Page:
As I’m writing, I believe it’s (barely) still Xmas where you all are (Sydney?). Here, it’s just started, and if my kids were 15 years younger and like my brothers and I were at that age, they’d have already been up and torn open their presents. As it is, I’m the only one up. The one son is still in bed, the other is up the hill at his mother’s and they’re probably both still asleep.

    I’m kind of sad. I used to love Christmas, or at least the idea of it. (The reality was another story.) So I’m kind of sad that neither my kids nor my ex have any enthusiasm for the magic of it, not that they were ever all that wild about it. I put up a tree, but the kids haven’t wanted to help decorate it for years, so it’s just for me. (The son who’s living with me at the moment did say “it looks nice, dad” when I prompted him.) The stockings have their ration of fruit and chocolate (I gave up on nuts), but when I mention that this is kind of a memorial of the time (well before even I was born) when fruit in the winter or chocolate any time was a rare luxury, their eyes glaze over and they have this “uh oh, Daddy’s come unstuck in time again” look on their faces.

    I seem to recall hearing that in your part of the world, a barbecue on the beach on Christmas is A Thing. Well where we are (NY City area), we could easily have done it for Christmas Eve — it was 70+F (20 C) — except that it was also rainy. What with Climate Change, maybe it’s a custom we should develop here. Instead of barbecue, I’m going to bake a ham and probably some rice or potatoes and a few random veggies for when my ex and my older son show up. If I get real energetic, I might make some corn bread.

    • You squeaked in just under the wire for Xmas Day here on the east coast, AMM. Hope your day has turned out well!

      We don’t make such a fuss now as I once used to do either, but that’s mainly just disorganisation generally. Also this year the thought of the new kittens and my traditional level of decoration (yep, stair banisters included) filled me with wariness, so I kept it simple. Maybe next year we’ll do all the bells and whistles again.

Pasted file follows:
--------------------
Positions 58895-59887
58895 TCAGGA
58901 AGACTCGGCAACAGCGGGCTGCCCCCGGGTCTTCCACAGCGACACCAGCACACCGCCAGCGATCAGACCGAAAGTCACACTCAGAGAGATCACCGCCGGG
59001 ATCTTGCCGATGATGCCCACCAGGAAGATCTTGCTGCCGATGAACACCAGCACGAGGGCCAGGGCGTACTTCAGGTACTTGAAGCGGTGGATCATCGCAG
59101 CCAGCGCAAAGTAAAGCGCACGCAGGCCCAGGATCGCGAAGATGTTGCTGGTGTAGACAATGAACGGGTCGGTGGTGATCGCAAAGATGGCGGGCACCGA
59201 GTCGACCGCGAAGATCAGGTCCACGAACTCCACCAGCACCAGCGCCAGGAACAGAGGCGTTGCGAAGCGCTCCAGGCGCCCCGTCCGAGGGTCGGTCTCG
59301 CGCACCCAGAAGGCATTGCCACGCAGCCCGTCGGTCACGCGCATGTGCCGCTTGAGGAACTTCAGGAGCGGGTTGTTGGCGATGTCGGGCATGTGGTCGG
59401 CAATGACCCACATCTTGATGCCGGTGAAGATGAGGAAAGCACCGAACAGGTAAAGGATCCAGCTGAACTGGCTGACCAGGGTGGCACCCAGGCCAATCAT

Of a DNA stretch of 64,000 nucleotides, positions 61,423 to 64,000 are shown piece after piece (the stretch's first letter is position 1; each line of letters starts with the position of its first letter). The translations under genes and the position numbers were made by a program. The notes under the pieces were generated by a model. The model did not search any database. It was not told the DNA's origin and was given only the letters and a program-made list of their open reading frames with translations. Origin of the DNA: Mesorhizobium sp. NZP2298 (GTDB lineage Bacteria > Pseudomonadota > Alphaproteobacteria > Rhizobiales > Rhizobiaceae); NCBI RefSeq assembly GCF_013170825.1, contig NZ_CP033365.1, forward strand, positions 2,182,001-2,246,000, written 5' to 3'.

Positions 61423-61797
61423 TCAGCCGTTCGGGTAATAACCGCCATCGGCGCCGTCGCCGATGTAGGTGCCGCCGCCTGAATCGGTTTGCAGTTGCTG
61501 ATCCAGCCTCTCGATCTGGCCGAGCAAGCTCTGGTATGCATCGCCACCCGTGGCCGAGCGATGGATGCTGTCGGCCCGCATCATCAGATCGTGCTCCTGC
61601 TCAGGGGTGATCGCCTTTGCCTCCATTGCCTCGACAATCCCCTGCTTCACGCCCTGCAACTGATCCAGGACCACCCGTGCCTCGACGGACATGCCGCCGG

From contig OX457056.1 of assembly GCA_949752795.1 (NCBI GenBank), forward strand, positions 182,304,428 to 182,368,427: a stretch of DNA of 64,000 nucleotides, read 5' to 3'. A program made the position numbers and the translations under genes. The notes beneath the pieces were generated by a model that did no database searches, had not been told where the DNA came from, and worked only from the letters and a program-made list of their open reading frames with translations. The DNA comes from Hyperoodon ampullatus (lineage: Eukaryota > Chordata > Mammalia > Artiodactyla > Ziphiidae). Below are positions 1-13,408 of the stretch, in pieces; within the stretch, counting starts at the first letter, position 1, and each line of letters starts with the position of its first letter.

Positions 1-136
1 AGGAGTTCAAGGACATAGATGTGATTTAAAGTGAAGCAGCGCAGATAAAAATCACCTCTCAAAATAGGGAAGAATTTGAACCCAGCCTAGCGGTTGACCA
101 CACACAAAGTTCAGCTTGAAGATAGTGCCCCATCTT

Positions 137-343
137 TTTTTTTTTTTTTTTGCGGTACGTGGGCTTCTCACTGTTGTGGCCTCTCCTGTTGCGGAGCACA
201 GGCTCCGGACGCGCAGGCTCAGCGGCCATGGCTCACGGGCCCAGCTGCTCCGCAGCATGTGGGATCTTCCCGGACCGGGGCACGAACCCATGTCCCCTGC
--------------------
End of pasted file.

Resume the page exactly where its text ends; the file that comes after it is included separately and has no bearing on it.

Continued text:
• Christmas definitely changes as you go through life cycle changes. Once my siblings and I had all become young adults there was definitely less wonder, and indeed a kind of melancholy to it ( that Christmas afternoon feeling of ‘we’ve opened the presents and eaten the food – now what?). That changed when we started to have children – for the last fifteen years we’ve had kiddie Christmas once again. However, just the other day my mid teen daughter said that she doesn’t feel the same about Christmas as she used to. I can see that in a few years we will be back to teenage/ young adult Christmas, at least until any grandchildren come along…

      • We are lucky that both sides still have little ones so we can do kids Christmas for a while yet. I don’t think we will be quite up to grand kids by the time they are too old for kids Christmas but perhaps the adults might get in a few years of Christmas somewhere nice with a lovely young man holding a menu and offering towels poolside. One can always hope.